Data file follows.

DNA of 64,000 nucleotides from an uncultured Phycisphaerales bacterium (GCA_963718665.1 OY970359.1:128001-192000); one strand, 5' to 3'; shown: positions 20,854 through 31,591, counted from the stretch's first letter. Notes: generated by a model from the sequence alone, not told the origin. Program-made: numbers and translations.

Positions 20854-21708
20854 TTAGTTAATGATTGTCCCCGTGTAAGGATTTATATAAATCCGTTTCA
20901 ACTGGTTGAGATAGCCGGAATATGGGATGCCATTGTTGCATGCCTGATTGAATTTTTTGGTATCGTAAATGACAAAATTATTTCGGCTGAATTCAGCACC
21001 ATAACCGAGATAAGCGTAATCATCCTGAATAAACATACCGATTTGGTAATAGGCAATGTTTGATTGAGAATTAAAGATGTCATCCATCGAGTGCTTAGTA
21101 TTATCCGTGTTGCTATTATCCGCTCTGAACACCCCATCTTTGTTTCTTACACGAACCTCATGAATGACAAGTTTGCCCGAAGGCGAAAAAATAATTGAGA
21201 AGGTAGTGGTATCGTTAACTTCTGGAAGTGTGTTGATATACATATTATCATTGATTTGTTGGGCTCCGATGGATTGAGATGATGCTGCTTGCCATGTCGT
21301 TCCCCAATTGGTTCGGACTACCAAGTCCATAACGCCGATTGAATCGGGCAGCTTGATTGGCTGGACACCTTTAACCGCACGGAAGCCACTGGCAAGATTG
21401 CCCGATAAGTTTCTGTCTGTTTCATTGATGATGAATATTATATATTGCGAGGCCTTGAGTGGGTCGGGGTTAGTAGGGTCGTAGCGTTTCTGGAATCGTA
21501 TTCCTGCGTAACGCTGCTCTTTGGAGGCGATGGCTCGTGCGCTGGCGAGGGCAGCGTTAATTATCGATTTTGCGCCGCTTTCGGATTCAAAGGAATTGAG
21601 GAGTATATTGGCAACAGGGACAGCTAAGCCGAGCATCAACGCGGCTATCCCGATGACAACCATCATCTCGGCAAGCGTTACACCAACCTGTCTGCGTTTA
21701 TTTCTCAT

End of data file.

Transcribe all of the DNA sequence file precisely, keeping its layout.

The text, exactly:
DNA of 64,000 nucleotides from an uncultured Phycisphaerales bacterium (GCA_963718665.1 OY970359.1:128001-192000); one strand, 5' to 3'; shown: positions 20,854 through 31,591, counted from the stretch's first letter. Notes: generated by a model from the sequence alone, not told the origin. Program-made: numbers and translations.

Positions 20854-21708
20854 TTAGTTAATGATTGTCCCCGTGTAAGGATTTATATAAATCCGTTTCA
20901 ACTGGTTGAGATAGCCGGAATATGGGATGCCATTGTTGCATGCCTGATTGAATTTTTTGGTATCGTAAATGACAAAATTATTTCGGCTGAATTCAGCACC
21001 ATAACCGAGATAAGCGTAATCATCCTGAATAAACATACCGATTTGGTAATAGGCAATGTTTGATTGAGAATTAAAGATGTCATCCATCGAGTGCTTAGTA
21101 TTATCCGTGTTGCTATTATCCGCTCTGAACACCCCATCTTTGTTTCTTACACGAACCTCATGAATGACAAGTTTGCCCGAAGGCGAAAAAATAATTGAGA
21201 AGGTAGTGGTATCGTTAACTTCTGGAAGTGTGTTGATATACATATTATCATTGATTTGTTGGGCTCCGATGGATTGAGATGATGCTGCTTGCCATGTCGT
21301 TCCCCAATTGGTTCGGACTACCAAGTCCATAACGCCGATTGAATCGGGCAGCTTGATTGGCTGGACACCTTTAACCGCACGGAAGCCACTGGCAAGATTG
21401 CCCGATAAGTTTCTGTCTGTTTCATTGATGATGAATATTATATATTGCGAGGCCTTGAGTGGGTCGGGGTTAGTAGGGTCGTAGCGTTTCTGGAATCGTA
21501 TTCCTGCGTAACGCTGCTCTTTGGAGGCGATGGCTCGTGCGCTGGCGAGGGCAGCGTTAATTATCGATTTTGCGCCGCTTTCGGATTCAAAGGAATTGAG
21601 GAGTATATTGGCAACAGGGACAGCTAAGCCGAGCATCAACGCGGCTATCCCGATGACAACCATCATCTCGGCAAGCGTTACACCAACCTGTCTGCGTTTA
21701 TTTCTCAT